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How to get started with implementing lean.
“How can I remove the waste activities from my business, when we produce so many things or when our range of services is so large?”
For example, a company we are helping just now imports more than 1500 product lines, but 50% of the profit is accounted for by only 124 SKUs. Another service based business, conducting environmental testing, found that their top 20 tests accounted for 34% of their business but 80% of their business was on just 16% of their services. In both
cases, fixing the common processes across the major chunks of business, will drive significant improvement through the whole of the company.
After we’ve identified our Value Stream, we need to map it, so we can take an objective look at it works and where it can be improved. Our 7 point plan includes:
1) Start with the end in mind. Identify the customer deliverables – or more specifically, what the customer is willing to pay for, and the rate of customer demand.
2) Work backwards from the customer identifying the major process steps, writing them up on post-its and sticking them on a wall. For complex processes, we would recommend working out the large chunks of processes on paper first using the SIPOC tool (Supplier, Input, Process, Output, Customer). This will help identify the key elements and make mapping the process easier. This step will provide you with a good visual picture of all the processes steps in order to satisfy the customer.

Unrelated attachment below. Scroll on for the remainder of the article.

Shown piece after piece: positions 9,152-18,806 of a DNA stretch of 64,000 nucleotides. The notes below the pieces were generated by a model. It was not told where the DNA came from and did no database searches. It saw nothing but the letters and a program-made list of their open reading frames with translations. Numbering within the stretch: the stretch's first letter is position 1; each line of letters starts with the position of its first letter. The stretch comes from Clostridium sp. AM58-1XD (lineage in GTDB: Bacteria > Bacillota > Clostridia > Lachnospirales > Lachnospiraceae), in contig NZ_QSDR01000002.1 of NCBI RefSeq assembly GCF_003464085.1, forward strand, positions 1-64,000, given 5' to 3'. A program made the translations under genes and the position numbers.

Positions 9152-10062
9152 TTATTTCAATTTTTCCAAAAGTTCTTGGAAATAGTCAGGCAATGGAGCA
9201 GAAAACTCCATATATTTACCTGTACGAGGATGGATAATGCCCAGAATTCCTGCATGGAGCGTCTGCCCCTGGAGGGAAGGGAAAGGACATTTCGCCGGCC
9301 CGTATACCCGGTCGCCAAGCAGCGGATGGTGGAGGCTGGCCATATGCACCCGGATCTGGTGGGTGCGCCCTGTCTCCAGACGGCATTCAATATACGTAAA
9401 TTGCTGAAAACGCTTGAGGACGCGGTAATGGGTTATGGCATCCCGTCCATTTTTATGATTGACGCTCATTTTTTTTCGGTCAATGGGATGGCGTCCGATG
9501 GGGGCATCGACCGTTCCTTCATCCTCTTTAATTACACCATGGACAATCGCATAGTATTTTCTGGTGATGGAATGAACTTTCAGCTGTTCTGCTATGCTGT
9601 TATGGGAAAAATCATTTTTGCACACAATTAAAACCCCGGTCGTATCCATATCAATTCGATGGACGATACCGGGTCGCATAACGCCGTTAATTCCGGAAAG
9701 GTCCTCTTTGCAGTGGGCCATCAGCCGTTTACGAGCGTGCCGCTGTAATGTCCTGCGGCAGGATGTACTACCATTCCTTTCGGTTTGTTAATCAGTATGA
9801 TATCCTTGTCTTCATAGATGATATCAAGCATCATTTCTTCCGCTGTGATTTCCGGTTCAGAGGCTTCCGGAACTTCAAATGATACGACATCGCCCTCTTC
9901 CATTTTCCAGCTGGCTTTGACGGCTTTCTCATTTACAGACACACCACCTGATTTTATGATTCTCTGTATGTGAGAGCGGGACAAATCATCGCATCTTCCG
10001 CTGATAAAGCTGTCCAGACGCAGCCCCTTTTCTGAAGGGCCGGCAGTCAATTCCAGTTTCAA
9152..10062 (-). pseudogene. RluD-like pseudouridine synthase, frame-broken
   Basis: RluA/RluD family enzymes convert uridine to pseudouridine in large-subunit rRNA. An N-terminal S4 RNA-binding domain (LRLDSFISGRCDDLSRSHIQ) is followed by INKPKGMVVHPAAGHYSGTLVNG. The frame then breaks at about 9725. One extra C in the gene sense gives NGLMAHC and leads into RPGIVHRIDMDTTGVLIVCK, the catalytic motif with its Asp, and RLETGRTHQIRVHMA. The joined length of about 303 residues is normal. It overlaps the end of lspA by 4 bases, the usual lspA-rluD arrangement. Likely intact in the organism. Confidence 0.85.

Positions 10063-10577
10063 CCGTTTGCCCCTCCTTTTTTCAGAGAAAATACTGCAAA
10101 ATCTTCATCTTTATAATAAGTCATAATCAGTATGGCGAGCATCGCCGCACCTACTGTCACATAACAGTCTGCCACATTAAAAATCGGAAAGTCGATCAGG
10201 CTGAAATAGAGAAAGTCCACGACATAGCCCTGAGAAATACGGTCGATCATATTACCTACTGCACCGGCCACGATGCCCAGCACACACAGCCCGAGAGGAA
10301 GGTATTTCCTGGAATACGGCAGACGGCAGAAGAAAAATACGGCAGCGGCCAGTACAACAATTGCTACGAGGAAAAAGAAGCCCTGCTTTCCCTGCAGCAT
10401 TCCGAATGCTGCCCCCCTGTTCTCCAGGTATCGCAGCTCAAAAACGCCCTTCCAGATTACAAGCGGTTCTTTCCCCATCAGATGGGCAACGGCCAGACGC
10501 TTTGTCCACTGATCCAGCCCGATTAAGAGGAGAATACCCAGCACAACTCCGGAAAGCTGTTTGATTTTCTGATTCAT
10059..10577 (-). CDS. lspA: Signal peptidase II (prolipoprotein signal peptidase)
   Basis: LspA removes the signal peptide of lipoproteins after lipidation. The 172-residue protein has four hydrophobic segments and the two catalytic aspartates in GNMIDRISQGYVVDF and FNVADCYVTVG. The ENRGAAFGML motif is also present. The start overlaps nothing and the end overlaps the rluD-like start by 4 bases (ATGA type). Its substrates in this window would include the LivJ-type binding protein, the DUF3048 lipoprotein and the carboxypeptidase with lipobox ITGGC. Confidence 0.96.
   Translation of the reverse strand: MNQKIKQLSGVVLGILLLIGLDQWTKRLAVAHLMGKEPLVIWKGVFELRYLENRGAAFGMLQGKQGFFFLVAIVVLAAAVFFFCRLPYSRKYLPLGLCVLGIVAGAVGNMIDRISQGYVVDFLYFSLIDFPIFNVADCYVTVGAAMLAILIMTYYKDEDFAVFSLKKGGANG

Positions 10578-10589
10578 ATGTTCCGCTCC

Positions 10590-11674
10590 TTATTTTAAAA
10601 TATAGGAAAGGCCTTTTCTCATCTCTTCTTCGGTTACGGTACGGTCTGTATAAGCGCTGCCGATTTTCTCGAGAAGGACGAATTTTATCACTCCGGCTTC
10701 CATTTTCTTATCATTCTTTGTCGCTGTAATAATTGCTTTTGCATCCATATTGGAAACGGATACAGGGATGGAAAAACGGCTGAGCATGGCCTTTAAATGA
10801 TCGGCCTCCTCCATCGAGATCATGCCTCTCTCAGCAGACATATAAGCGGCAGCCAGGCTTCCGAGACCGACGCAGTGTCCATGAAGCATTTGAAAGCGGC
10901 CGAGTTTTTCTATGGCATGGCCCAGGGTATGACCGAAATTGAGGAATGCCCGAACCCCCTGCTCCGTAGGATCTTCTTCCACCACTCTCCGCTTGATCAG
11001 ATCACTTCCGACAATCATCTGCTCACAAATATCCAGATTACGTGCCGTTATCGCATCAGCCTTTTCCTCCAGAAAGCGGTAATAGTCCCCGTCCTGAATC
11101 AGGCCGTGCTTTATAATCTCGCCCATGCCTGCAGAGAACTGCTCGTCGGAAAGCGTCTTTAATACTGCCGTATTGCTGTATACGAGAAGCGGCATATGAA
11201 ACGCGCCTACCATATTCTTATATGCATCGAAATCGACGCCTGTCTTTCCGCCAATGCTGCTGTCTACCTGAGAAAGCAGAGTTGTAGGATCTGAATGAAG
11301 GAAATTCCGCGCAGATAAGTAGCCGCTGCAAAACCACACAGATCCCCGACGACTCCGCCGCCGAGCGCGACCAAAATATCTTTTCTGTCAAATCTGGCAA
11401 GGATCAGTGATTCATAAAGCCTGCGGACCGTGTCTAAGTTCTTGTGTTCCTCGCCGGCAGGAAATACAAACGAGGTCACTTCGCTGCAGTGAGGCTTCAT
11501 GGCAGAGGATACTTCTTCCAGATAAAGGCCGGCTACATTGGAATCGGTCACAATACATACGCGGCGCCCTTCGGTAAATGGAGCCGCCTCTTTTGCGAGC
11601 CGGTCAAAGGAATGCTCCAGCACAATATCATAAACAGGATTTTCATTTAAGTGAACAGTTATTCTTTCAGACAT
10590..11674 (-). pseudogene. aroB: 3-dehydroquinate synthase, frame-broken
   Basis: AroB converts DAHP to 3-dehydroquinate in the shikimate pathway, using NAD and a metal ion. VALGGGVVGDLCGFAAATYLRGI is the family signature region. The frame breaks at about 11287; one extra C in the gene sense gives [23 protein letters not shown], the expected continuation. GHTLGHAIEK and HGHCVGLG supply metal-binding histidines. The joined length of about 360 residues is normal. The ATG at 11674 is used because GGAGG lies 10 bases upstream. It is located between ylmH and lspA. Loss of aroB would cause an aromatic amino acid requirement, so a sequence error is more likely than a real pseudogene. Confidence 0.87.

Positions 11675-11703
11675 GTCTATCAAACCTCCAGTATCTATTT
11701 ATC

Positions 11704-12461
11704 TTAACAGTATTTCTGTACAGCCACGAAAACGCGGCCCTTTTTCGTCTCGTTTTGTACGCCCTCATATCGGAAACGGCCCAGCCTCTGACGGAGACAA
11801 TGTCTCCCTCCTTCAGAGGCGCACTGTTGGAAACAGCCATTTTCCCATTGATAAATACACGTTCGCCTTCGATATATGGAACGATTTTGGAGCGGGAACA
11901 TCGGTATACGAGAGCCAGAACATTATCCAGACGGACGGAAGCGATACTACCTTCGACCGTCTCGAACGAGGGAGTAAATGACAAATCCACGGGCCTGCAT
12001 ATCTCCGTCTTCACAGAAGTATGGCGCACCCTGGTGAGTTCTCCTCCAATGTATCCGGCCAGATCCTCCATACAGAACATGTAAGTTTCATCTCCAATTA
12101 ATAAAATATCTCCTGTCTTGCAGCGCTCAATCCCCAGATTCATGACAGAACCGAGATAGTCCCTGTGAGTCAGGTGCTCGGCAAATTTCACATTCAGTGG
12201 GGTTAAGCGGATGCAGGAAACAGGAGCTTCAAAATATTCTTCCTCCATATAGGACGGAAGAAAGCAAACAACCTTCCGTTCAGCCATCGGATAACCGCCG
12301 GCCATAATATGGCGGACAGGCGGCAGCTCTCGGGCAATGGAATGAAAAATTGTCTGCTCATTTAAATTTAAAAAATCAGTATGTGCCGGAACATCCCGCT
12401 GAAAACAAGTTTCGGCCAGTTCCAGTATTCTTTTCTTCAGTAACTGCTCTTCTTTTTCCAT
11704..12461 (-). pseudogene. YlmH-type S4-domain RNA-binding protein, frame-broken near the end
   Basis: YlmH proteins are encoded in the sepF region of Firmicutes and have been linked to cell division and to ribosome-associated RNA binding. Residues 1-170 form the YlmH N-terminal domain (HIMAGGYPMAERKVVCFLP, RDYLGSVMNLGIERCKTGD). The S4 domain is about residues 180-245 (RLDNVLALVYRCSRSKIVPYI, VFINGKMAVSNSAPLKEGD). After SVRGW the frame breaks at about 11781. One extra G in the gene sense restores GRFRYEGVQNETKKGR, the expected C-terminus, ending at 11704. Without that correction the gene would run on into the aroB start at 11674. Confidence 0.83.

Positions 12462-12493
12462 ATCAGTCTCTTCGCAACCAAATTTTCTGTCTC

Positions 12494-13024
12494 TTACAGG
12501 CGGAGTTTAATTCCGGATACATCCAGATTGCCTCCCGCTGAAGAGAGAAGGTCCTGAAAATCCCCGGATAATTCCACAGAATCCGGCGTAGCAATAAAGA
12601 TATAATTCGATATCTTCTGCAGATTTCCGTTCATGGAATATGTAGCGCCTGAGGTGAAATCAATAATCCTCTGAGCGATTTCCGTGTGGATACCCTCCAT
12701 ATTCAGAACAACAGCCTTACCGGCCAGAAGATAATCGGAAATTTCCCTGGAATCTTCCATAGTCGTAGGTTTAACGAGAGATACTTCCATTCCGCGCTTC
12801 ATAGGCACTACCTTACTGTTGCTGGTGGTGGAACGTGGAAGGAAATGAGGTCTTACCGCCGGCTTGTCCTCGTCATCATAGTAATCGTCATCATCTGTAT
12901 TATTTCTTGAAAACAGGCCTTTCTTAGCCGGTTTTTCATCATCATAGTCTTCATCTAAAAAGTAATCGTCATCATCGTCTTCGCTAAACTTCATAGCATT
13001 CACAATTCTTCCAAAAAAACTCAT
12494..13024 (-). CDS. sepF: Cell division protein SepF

4) Identify the triggers between steps; for example, how does one process know when to start and what are the deliverables from that process.
5) Add metrics where possible, to identify how long it takes to get work done, the delays between process steps and where we need to revert to previous steps to fix problems.
6) Stand back and take an objective look at your end to end process. We like, at this stage, to go and see how it works in reality – in effect adding another dimension to our process map.
7) Work with the team to identify the pinchpoints and improvement opportunities to help the work flow better from beginning to end.
So now that you have a good idea of the current way you’re working and the opportunities you have to improve, you can start to develop your future state map and the implementation plan.
Driving Efficiency in Business
We take Lean principles derived from Manufacturing and apply them across all industry sectors:
Lean is a universal concept!
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